Upgrading Lens for Architecture

Discussion in 'Canon EOS' started by photog630, Dec 13, 2017.

  1. I've been really noticing the limits of my venerable Canon 16-35mm f/2.8L lens (Mark 1), particularly towards the edges, where the image starts to degrade.

    Shooting at f/11, focussing directly at the corner of a building recently (closest to my position), I can see clear image degradation towards the top of the subject -- in the upper bricks and top edges. I'm shooting RAW images on a heavy tripod, with mirror-lockup engaged and a shutter release (or 2 second self-timer).

    I've been comfortable with the lens set at 16mm (as are my clients) and see no need to vary from this focal length too much.

    It would seem that Canon's TS-E tilt-shift 17mm f/4L lens would be a suitable upgrade for the types of shooting I'm doing, but would like to hear some opinions on the matter.

    Any Zeiss Milvus 15mm users out there? Is the Canon tilt-shift 17mm my best option for improvement?

    Opinions and/or thoughts are most welcome.
  2. Do you need to use the movements? If you don't then maybe the 16-35/2.8 III is better in terms of corner sharpness than the 17mm TS-E.

    Canon Wide-Angle Zoom Comparison
    Canon 16-35mm f/2.8L Mark III Optical Bench Tests

    However, these are shot wide open. It's likely the TS-E improves a lot in the outer areas of the frame when stopped down.

    I'm a fan of tilt/shift lenses but in some aspects of image quality they may not be quite the match of modern "regular" superwide angle lenses. In other aspects, such as vignetting and distortion, tilt/shift lenses are typically better, but there is no automatic software correction available because the movements would require adjustment to the way the corrections are calculated.
    Last edited: Dec 14, 2017
  3. You're already talking about very expensive lenses, so I'll throw in my favorite ultra-wide, the EF 14mm f/2.8L II. It compares favorably to the Zeiss 15mm head-to-head and will blow away your zoom.

    I have my own copy now, but here's a test shot, taken with a loaner from CPS:

    [​IMG]Ultra-wide Demonstration by David Stephens, on Flickr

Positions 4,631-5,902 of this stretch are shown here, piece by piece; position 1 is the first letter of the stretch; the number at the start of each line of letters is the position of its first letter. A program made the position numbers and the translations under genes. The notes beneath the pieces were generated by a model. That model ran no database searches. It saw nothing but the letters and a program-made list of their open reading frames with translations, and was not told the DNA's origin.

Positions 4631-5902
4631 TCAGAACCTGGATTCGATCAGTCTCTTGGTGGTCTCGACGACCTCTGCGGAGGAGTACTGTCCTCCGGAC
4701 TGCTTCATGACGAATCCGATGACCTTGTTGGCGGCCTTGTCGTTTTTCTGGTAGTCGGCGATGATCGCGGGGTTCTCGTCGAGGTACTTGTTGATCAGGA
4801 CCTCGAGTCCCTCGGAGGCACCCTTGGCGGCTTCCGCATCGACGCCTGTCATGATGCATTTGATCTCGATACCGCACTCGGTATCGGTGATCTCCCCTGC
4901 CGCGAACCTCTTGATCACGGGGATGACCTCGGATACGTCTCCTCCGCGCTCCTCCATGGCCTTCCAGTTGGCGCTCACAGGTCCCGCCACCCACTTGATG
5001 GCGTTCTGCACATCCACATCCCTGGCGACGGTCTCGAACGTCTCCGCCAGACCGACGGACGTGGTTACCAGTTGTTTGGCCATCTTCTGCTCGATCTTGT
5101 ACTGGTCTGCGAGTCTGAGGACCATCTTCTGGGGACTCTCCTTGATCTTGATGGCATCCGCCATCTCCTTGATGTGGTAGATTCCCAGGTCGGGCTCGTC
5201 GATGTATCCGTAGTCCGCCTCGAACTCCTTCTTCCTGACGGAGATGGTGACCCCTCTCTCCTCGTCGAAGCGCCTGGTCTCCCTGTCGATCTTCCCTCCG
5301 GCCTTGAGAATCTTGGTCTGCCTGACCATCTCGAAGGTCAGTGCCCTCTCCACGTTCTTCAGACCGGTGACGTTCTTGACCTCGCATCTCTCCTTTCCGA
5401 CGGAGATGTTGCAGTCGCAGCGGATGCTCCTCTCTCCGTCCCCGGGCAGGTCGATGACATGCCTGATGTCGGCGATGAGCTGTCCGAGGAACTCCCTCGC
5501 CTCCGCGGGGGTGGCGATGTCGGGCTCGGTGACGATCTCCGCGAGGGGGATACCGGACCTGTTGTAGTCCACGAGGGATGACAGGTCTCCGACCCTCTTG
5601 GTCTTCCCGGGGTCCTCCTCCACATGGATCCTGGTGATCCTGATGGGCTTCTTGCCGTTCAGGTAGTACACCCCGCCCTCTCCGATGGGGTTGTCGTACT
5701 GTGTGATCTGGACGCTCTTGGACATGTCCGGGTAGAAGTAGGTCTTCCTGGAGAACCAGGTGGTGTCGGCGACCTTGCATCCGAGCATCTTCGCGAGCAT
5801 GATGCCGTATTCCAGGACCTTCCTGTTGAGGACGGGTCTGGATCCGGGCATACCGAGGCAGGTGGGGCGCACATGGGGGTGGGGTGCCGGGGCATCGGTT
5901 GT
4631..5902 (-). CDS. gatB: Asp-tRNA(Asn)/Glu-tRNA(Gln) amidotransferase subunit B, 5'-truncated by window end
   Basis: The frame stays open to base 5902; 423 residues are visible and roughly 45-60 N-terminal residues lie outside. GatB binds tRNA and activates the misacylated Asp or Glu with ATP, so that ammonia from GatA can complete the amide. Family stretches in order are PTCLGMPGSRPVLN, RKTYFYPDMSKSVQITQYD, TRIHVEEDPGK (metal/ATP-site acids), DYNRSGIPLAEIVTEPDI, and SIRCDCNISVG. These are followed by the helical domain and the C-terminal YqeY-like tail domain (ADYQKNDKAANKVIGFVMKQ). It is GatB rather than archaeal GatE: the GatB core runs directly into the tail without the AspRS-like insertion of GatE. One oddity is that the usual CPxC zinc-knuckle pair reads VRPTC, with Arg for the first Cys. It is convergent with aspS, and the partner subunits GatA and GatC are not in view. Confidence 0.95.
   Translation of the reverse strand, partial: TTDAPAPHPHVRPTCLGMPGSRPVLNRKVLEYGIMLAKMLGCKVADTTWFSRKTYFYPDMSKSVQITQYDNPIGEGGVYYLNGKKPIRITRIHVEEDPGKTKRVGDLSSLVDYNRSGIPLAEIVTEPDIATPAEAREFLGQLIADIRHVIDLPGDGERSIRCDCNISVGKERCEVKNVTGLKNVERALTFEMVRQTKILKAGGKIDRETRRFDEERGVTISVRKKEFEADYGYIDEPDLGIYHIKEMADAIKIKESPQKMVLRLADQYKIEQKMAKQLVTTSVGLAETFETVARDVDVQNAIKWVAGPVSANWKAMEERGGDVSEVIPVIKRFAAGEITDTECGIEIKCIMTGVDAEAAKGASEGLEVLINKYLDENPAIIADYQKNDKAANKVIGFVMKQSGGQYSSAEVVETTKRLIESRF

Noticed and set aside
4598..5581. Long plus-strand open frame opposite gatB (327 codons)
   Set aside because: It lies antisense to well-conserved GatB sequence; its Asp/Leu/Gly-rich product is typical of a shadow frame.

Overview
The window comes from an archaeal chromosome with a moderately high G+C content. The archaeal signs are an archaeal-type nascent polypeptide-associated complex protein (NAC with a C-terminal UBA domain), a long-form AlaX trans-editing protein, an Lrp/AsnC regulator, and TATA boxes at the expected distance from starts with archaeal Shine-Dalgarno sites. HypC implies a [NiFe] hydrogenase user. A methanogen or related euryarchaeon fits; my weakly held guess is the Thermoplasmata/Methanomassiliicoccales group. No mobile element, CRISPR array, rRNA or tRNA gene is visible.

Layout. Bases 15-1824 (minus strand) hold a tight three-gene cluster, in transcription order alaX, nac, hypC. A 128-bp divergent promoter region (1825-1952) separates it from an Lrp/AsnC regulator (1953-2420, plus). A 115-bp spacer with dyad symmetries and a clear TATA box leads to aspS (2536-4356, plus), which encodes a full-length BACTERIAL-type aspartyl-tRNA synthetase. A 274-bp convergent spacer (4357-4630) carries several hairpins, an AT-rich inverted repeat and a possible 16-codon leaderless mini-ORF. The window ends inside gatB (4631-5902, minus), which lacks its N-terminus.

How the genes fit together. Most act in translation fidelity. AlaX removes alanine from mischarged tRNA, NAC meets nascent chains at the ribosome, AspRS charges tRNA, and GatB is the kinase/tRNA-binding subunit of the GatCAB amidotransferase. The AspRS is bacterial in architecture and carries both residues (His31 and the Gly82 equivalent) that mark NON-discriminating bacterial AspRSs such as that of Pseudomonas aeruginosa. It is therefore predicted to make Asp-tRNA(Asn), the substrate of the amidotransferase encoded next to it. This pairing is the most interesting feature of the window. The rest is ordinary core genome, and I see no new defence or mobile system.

The need for tilt-shift will depend on how and what you shoot. For tall buildings, you often have to tilt the sensor, so T-S can be useful. Where you can keep the camera level, the fixed-shift, prime lenses can do a heck of a job.
  4. The 17mm T-S has a great reputation and I am confident it will be a better performer than the older f2.8 zoom. Either the 16-35mm f2.8 III or f4 IS will be significantly better too and may actually be more useful as they zoom. You should also look at the Canon 11-24mm. The Sigma Art 14mm f1.8 is also a very fine performer, but big and heavy. I would also check out the 14mm Samyang/Rokinon 14 mm f2.4 and the Irix 15mm as these are worth considering as these are keenly priced and will be pretty good at f11. Personally I don't think the Milvus is worth the price.
  5. I can add comment regarding the EF 11-24mm. When I borrowed the 14mm from CPS, I also borrowed the 11-24mm I found it incredible, competing with the exceptional EF 14mm f/2.8L IS II. For me, it came down to a couple of things, first was bulk and weight. The 11-24mm is HUGE. I'm mainly a wildlife photography, so my basic rig includes a 500mm and a 100-400mm, with the ultra-wide in a bag on my back, along with a 24-105mm. Since my load was already heavy and this was an incremental, but valuable, part of my kit, I opted for lower bulk and weight. Also, I didn't feel like the additional wideness, going from 14mm to 11mm was important in my shooting. If I were shooting a lot of interior shots, that extra bit could be really important to me and, as a main lens, the bulk can be justified. So you know, my main usage for my ultra-wide is big-sky types of landscape.

    For a super combination of image quality and flexibility, it's hard to top Canon's 11-24mm. Compare at www.dxomark.com. Sigma, Samyang/Rokinon and Tamron make some excellent lenses, but some are crap. I think it's best to arm yourself with disciplined data, such as DxOMark provides.